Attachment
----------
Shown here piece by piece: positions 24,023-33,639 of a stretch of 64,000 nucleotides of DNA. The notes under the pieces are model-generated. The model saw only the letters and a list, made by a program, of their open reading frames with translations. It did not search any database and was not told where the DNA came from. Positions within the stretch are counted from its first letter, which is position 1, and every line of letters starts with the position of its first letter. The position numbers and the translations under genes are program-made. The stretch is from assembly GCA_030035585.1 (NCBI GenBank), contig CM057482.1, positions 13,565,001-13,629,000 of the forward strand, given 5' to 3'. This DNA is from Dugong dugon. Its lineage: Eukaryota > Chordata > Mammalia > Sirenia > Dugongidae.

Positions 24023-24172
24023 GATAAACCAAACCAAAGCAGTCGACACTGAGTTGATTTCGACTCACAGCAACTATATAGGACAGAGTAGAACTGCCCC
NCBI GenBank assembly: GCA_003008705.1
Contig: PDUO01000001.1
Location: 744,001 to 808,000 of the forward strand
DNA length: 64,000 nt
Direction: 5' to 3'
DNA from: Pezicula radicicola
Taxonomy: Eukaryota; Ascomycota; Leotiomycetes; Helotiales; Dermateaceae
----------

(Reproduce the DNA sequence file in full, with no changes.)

Shown here piece by piece: positions 24,023-33,639 of a stretch of 64,000 nucleotides of DNA. The notes under the pieces are model-generated. The model saw only the letters and a list, made by a program, of their open reading frames with translations. It did not search any database and was not told where the DNA came from. Positions within the stretch are counted from its first letter, which is position 1, and every line of letters starts with the position of its first letter. The position numbers and the translations under genes are program-made. The stretch is from assembly GCA_030035585.1 (NCBI GenBank), contig CM057482.1, positions 13,565,001-13,629,000 of the forward strand, given 5' to 3'. This DNA is from Dugong dugon. Its lineage: Eukaryota > Chordata > Mammalia > Sirenia > Dugongidae.

Positions 24023-24172
24023 GATAAACCAAACCAAAGCAGTCGACACTGAGTTGATTTCGACTCACAGCAACTATATAGGACAGAGTAGAACTGCCCC
NCBI GenBank assembly: GCA_003008705.1
Contig: PDUO01000001.1
Location: 744,001 to 808,000 of the forward strand
DNA length: 64,000 nt
Direction: 5' to 3'
DNA from: Pezicula radicicola
Taxonomy: Eukaryota; Ascomycota; Leotiomycetes; Helotiales; Dermateaceae